Potential Research Questions
Can progression of kidney disease be prevented?
How does kidney function relate to heart disease and other complications?
Can –omics provide novel treatment approaches?
Which transplantation patients are at risk for rejection?
Status Quo and Medical Need
In spite of high numbers of kidney diseases, treatment options are limited. Many patients are only diagnosed at an advanced stage – at a time when the renal tissue that hardly regenerates is irreplaceably damaged.
Renal disease strongly increases the risk for conditions such as heart failure. Also, impaired kidney function limits the therapeutic choices for many diseases. With rising diabetes numbers, the numbers of patients with kidney disease are also likely to increase, further progress to control kidney disease is an urgent need.
Besides being a site of metabolite anabolism and catabolism, the kidneys have an important role in maintaining homeostasis through the excretion of metabolic waste products.
Biocrates is a partner in the SysKid research consortium.
Relevant Metabolite Classes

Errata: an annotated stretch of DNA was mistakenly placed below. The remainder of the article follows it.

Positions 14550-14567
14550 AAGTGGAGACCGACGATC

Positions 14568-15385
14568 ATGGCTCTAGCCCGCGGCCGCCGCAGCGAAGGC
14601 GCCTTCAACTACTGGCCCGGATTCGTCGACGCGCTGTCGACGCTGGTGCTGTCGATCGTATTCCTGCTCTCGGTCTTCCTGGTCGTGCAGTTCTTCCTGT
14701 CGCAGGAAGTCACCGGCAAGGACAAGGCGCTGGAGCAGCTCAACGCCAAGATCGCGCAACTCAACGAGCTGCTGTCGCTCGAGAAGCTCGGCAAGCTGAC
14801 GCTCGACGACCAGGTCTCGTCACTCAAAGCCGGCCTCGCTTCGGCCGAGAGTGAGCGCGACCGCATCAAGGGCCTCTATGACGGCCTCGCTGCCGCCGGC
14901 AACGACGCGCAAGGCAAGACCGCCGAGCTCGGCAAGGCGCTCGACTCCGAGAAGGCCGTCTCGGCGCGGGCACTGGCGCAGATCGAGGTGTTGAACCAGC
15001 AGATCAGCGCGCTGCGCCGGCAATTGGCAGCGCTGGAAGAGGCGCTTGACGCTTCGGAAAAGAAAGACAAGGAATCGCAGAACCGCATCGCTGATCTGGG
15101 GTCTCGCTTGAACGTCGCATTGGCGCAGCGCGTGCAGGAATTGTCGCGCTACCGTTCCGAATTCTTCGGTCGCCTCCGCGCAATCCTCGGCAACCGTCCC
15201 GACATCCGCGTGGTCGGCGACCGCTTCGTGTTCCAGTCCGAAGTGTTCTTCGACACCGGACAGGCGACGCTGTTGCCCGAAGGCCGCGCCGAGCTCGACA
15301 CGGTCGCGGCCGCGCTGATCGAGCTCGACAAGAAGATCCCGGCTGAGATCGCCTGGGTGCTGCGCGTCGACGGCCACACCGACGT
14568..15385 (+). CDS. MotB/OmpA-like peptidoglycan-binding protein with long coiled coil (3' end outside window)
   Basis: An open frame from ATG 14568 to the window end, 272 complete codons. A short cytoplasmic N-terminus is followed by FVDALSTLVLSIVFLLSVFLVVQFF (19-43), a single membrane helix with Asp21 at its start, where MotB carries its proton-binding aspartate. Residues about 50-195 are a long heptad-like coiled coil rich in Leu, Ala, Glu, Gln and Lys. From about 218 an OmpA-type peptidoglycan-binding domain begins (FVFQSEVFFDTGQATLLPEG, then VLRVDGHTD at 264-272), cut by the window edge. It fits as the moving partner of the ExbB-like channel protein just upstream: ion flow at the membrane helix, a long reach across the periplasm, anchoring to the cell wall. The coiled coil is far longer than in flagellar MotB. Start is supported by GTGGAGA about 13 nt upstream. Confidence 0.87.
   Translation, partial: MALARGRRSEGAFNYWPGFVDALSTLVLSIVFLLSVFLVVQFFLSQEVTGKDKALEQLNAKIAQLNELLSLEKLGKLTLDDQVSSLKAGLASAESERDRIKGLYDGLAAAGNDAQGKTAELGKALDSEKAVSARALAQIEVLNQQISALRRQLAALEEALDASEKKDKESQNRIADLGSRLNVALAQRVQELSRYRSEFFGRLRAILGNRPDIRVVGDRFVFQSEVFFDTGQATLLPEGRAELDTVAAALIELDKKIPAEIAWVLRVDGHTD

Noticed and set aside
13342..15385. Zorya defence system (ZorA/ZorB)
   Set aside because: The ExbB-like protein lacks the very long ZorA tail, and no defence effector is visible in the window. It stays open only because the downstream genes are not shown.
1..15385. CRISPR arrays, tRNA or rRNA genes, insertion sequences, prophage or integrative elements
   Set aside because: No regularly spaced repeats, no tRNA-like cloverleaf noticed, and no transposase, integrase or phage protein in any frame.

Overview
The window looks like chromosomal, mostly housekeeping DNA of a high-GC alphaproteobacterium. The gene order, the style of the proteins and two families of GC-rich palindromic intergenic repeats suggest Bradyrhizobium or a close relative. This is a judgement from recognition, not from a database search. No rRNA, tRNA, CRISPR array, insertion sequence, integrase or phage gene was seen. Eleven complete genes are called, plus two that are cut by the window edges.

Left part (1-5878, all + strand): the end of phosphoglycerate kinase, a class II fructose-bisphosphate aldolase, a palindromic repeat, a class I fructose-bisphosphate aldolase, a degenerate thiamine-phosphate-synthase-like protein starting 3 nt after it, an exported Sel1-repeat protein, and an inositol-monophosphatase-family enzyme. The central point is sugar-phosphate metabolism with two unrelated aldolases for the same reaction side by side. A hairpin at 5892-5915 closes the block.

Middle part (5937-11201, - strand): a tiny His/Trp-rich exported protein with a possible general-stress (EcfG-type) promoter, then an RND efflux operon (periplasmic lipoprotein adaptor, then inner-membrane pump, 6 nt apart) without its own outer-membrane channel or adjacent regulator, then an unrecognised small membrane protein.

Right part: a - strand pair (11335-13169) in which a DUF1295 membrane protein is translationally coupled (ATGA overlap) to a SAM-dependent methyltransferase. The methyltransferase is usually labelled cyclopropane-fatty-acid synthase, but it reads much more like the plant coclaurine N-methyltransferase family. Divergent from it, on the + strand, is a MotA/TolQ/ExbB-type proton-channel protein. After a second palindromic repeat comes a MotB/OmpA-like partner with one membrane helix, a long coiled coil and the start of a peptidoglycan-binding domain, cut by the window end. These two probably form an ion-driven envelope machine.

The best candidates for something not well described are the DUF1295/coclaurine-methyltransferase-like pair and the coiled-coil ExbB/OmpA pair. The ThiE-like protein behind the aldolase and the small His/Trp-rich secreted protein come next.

- Impaired mitochondrial function, reflected by altered acylcarnitine levels, is well described in renal function decline.
- Symmetric dimethylarginine (SDMA) is hardly metabolized, and elimination relies on renal excretion. In kidney function decline or kidneytoxicity, SDMA levels are expected to increase.
- The tryptophan to kynurenine ratio has been suggested as marker for kidney function.
- Produced by adrenal glands and cleared by kidneys.
- Blood pressure is co-regulated by steroid hormones. Sustained hypertension is a major reason for kidney function decline.
- Bassi et al.: Metabolomic profiling in individuals with a failing kidney allograft; PLOS One 2017
- Braun et al.: Altered lipid metabolism in the aging kidney identified by three layered omic analysis; Aging 2016
- Nikolaeva et al.: Nephron-Specific Deletion of Circadian Clock Gene Bmal1 Alters the Plasma and Renal Metabolome and Impairs Drug Disposition; Journal of the American Society of Nephrology 2016
- Blydt-Hansen et al.: Urinary Metabolomics for Noninvasive Detection of Borderline and Acute T Cell-Mediated Rejection in Children After Kidney Transplantation; Am. J. Transplant. 2014
- Pena et al.: Urine and plasma metabolites predict the development of diabetic nephropathy in individuals with Type 2 diabetes mellitus; Diabet. Med. 2014
- Goek et al.: Metabolites associate with kidney function decline and incident chronic kidney disease in the general population; Nephrol. Dial. Transplant. 2013
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For Research Use Only. Not for use in diagnostic procedures.